My heart tells me this will certainly be so
Laanaa re laanaa tashriif laana re
Come, believe in me

Saiyaa.N dil mei.N aanaa re
Beloved, come into my heart
Aake phir na jaanaa re
And once you come, never leave
Chham chhamaa chham chham

Raja ban ke aanaa re
Like a king, come to me
Mohe leke jaanaa re
And take me with you when you go
Chham chhamaa chham chham

Glossary:

saiyaaN: beloved; raajaa: king; chaandnii: moonlight; baaraat: wedding procession; khushii: happiness, joy; geet: song; suhaanaa: beautiful; thoDaa: a little; sahal: easy; iqraar: agreement, acceptance; inkaar: refusal; manaanaa: to appease someone; rooTh: sulk, anger; gham: sadness; duur: far; jiyaa: soul, heart; zuroor: certainly; tashriif laanaa: a respectful way of asking someone to come or to enter (and in doing so, trust their honor with you)

So now you’re asking yourself, why is there no translation given for arguably the best line of the song: “Chham chhamaa chham chham“? There are a few ways to analyze this line–whether she’s referencing the glittering of stars, doing some free-styling by adding an extemporaneous beat to the melody, or getting carried away by the excitement of her own life–I think any real attempt to translate that exceedingly interpretive line formally would be an injustice to the song’s joie de vivre. Let us know your favorite Shamshad Begum moment in the comments!

– Mrs. 55

What Killed Madhubala: A Close Look at the Death of A Bollywood Icon

Rare Madhubala picture Indian actress

Madhubala, classic Bollywood actress, (1933-1969)

Madhubala was born Mumtaz Jahan Nehlavi on Valentine’s Day, February 14, 1933. Perhaps was no coincidence with such a birthday that Madhubala would grow up to become one of the most beloved romantic heroines of India. But her life could not share the happy endings of many of her films. This month, Madhubala would have turned 80 years old. Her premature death has likened Madhubala to iconic Hollywood greats like Marilyn Monroe, Judy Garland, Carol Lombard and even Bollywood’s own Meena Kumari–women of the silver screen who died before the world was ready.

Madhubala’s unique allure was known worldwide–she had been featured in many American magazines including LIFE magazine whose rare photographs are featured in this post. Legendary director Frank Capra was eager to bring the mysterious Indian beauty to Hollywood and launch an international career–but his efforts were halted quickly by Madhubala’s conservative father. She was sought after by every great Bollywood director and actor from Dilip Kumar to Dev Anand and even romanced and married playback singer Kishore Kumar at the height of her illustrious career. For years, Madhubala was the Queen of Bollywood and the hearts of millions.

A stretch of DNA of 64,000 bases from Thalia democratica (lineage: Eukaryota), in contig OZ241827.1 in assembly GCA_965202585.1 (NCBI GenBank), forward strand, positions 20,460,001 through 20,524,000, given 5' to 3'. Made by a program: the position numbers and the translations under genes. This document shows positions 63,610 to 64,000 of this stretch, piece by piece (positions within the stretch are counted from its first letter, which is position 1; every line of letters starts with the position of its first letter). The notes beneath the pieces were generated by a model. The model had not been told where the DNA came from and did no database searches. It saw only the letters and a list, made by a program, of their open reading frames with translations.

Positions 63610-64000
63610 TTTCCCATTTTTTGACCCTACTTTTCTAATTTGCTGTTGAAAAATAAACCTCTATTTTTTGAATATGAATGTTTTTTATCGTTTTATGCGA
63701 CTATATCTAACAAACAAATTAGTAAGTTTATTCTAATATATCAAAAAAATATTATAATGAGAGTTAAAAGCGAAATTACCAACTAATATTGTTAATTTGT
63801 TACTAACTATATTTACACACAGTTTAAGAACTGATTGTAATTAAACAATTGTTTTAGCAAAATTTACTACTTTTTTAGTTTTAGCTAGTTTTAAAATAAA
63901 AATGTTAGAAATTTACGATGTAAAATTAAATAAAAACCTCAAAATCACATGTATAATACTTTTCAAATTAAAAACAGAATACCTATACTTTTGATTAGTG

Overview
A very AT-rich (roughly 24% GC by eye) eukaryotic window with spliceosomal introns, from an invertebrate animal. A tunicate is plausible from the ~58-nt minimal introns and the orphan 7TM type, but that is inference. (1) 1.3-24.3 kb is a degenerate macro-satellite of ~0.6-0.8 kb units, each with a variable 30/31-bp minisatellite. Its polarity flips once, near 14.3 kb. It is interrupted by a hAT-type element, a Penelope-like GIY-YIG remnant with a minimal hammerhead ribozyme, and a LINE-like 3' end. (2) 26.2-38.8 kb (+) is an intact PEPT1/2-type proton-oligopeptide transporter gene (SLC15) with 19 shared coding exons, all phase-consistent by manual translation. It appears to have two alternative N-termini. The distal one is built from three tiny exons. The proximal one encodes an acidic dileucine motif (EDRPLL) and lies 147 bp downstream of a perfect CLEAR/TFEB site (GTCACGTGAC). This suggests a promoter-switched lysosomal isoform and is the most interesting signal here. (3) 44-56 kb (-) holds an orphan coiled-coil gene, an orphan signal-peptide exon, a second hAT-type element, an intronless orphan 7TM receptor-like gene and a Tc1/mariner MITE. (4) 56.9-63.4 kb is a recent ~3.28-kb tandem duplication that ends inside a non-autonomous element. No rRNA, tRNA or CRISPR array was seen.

But what killed Madhubala, ending her short-lived reign? Could it have been prevented?

Rare vintage photograph of Indian actress Madhubala by LIFE magazine

Indian actress Madhubala as photographed by James Burke for LIFE magazine in 1951.

When Madhubala was born to a traditional Muslim family in Delhi, her elder sister Madhur Bhushan recalled that the baby was “blue”–a serious sign of cyanosis and poor oxygen perfusion. Madhubala had a Ventricular Septal Defect (VSD), a disorder colloquially referred to as a “hole in the heart.” A congenital abnormality of that kind allowed for mixing of both normal oxygenated blood and deoxygenated blood to be shunted through her body–an unhealthy adulteration with a bad prognosis. While a somewhat common birth defect (1 in 500 babies are born with a VSD), the medical community’s understanding of  the condition was in its infancy–VSD had first been described in 1879 and at the time of Madhubala birth, there was no treatment. Yet Madhubala continued to grow into a vivacious and beautiful young woman whose fragility was for many years known only to a few.

madhubala life magazine bed

Indian superstar Madhubala was sought by directors across the country and internationally during the height of her career.

The young beauty shot to fame in 1949 at the age of 16 in Kamal Amrohi’s Mahal with Bollywood veteran Ashok Kumar. One success followed another, establishing Madhubala as an A-grade star with a rare versatility and ebullience that hid her growing fatigue and weakness. In was not until filming scenes for Bahut Din Hue in 1954, Madhubala vomited blood on the set. It was an ominous sign that electrified the Indian media. The history of her heart defect came to public light as the mid-1950s brought her a string of failures, earning her the label “box office poison.” With skyrocketing notoriety, no longer was Madhubala’s illness a family secret.